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The New China

Posted by on May 9, 09:29 PM
Filed under , | Comment [4]

Shanghai Skyline

For the length of a day I passed through one of the grimmest places I’ve ever experienced…

As I relaxed in Xingping I obsessed about my route to Shanghai. My wish was to find route that would follow sparsely-trafficked yet well-paved roads; pass through as Housemany interesting, beautiful or historically important places as possible while keeping the total distance within 1,700 kilometers. In the end I determined to center the path around the famous area of Huangshan, where here exists a mountain that has inspired a many painters throughout Chinese history and also the lush, otherworldly landscape featured in the film Avatar (note, however, this is not a film worth seeing in my opinion).

The natural element that struck my senses with the most force during the daytime was the spring color. First, in the Guangxi province, the orange orchards were teaming with fruit in such a way that the branches drooped at their heavy load like Girloverburdened, round Christmas trees. Later, as I moved further to the northeast and out of the citrus country, I began to pass through endless fields of intensely yellow rapeseed flowers. These are the seeds that produce what we know in America as canola oil, and I could not help but wonder whether these very fields supply our cooking oil needs. For the length of a day I passed through one of the grimmest places I’ve ever experienced: coal mining towns, one after another. Ironically, this is also one of only two days in this part of China where I saw others touring by bicycle.

HousesThe other aspect that affected my senses strongly in the beginning was the cold night air. I had overestimated the ability of my new summer sleeping bag to keep out the cold and underestimated how cold the nights would be, and after three nights I decided to give the tent a rest and didn’t pitch it again until Japan, where economy has made camping a necessity. One town I stayed in had a new section in the south side with pristine, modern parks; large, artistically designed buildings; a brand-new roman-esque library with no books and wide boulevards and not a soul to be Rapeseedseen…anywhere. It was creepy, like a post-apocalyptic ghost town. I’ve noticed places like this in other Chinese cities—places that are a bizarre product of the artificial economy wielded by a Communist government. Imagine a shining, empty looking, seven-story police station in a town of mud huts that probably has the same volume as the summation of the volume of all of the domestic habitations in the village. These things and more can be witnessed in the New China.

I wondered if he actually intended to accompany me for the next 900km…

The day after staying in this city (the part where people lived) I was passing through another monotonously homogenous, dirty town, beginning to think of lunch Propagandawhen a young man smiled and beckoned from a little stall type restaurant nearby. As it turned out he and the friend that was about to dine with him were cyclists. I was invited for lunch and we feasted on pork with chillies, scrambled egg with green garlic shoots, tofu stewed with clotted cakes of blood and steamed rice. In spite of my hopes to cover 120km per day, I accepted his enthusiastic invitation to have coffee at his place. Fresh oranges; plump, green Xinjiang raisins and chocolate—a precious substance in the Middle Kingdom—were served alongside as we socialized with a local bike shop owner and his family. More cyclists gathered with us at the local bike shop for a photo shoot and I was referred to another bike club in the town that I had planned to sleep in that night.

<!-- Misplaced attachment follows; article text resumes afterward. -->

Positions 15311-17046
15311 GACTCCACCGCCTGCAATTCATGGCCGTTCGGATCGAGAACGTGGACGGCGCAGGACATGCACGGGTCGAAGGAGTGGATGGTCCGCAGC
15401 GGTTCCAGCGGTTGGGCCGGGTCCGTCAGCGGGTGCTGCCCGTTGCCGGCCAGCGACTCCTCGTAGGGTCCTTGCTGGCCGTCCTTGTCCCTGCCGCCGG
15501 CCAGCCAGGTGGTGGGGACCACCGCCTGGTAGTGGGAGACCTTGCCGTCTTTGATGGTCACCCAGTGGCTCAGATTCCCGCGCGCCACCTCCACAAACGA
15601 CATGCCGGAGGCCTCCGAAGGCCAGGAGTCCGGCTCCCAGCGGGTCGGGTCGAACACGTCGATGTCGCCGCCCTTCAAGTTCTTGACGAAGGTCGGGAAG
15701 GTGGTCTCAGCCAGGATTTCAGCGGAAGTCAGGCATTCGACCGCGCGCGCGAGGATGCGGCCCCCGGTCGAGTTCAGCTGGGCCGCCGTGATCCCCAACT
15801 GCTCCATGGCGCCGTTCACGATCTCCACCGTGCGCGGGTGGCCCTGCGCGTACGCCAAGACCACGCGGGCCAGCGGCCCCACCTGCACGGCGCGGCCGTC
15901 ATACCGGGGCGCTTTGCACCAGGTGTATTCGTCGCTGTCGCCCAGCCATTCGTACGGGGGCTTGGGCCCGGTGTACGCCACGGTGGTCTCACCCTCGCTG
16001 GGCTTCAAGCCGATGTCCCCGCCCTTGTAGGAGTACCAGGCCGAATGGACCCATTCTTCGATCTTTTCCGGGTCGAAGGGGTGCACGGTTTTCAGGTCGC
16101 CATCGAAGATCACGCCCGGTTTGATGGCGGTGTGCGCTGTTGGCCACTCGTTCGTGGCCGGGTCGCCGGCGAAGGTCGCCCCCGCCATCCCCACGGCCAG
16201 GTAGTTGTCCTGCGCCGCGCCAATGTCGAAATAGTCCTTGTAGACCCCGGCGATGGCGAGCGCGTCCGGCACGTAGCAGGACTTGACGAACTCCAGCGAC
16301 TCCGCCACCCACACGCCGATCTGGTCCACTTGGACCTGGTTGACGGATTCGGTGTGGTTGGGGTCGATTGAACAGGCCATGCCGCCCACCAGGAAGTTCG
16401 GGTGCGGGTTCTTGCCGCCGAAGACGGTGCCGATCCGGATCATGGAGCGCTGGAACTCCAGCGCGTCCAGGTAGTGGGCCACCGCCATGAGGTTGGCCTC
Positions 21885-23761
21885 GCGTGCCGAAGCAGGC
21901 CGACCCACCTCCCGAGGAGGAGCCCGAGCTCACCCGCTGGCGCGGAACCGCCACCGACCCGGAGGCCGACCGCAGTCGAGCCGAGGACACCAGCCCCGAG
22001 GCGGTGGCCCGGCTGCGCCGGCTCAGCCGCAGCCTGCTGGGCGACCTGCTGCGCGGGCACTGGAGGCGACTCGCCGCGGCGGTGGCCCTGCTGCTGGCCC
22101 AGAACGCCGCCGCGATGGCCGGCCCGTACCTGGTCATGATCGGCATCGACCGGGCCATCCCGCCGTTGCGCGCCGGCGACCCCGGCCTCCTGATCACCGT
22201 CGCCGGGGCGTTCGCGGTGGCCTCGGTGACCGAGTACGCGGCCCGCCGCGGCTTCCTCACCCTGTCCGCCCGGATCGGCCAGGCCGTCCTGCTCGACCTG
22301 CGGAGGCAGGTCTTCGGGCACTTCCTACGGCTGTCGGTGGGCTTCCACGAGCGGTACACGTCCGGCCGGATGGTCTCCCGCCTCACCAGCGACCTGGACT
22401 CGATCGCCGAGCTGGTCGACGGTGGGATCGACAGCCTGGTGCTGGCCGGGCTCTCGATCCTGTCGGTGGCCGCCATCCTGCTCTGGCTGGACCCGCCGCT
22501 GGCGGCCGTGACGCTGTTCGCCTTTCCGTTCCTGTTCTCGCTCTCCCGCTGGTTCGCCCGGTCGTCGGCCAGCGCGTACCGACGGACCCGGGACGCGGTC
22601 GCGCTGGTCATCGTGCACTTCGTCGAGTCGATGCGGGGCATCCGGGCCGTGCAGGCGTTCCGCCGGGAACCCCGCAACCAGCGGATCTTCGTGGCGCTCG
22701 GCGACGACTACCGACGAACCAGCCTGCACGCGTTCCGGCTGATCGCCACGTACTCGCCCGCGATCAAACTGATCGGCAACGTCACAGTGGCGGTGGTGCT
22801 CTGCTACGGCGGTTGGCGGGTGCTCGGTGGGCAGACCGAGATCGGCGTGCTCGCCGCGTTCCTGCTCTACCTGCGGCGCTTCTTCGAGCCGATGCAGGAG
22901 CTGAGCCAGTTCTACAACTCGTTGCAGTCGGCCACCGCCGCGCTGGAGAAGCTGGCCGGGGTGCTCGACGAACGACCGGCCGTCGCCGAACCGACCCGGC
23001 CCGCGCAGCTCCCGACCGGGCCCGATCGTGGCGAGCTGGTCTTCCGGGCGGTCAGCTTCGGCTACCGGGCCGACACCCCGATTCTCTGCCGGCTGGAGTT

I pedaled into this small city well after dark, fatigued and wondering how this was going to pan out and not looking forward to another hotel search. Then, out of the Wuyuancdarkness I heard a shout and saw several small lights scurrying to intercept me. The bike club had been awaiting my arrival and all welcomed me with excitement and smiles as we approached the glow of the town of Le Ping. Had I eaten? “Not yet.” I was stuffed with some tasty dishes then whisked off to the bike shop where a crowd had gathered inside to welcome the weary expedition cyclist. Noise and ommotion surrounded me as I posed with each person, one by one, for photos (at least five people where shooting photos at any given time). Then I was interviewed by a journalist with the aid of an interpreter as the shop employees carefully cleaned my bike and put on a new handlebar bag that was given me at no charge. The owner put me up in a business hotel that night and treated me to a delicious breakfast, which we followed Scultpureup by another photo session with some club members around town, and they accompanied me for the first twenty kilometers of the day’s ride. One of the riders, a man in his fifties, said he was also going to Shanghai and I thought he was kidding, but then I noticed he had some luggage. He told me that his wife and son were there and I began to realize that he was in earnest. His pace, however, was about seventy percent the speed of mine and I wondered if he actually intended to accompany me for the next 900km and how my patience would hold out if he did. As I stood waiting for him to catch up I saw him waving out of a bus as it zoomed past and indicating that he would meet me up ahead. This was the first of many short bus rides for him.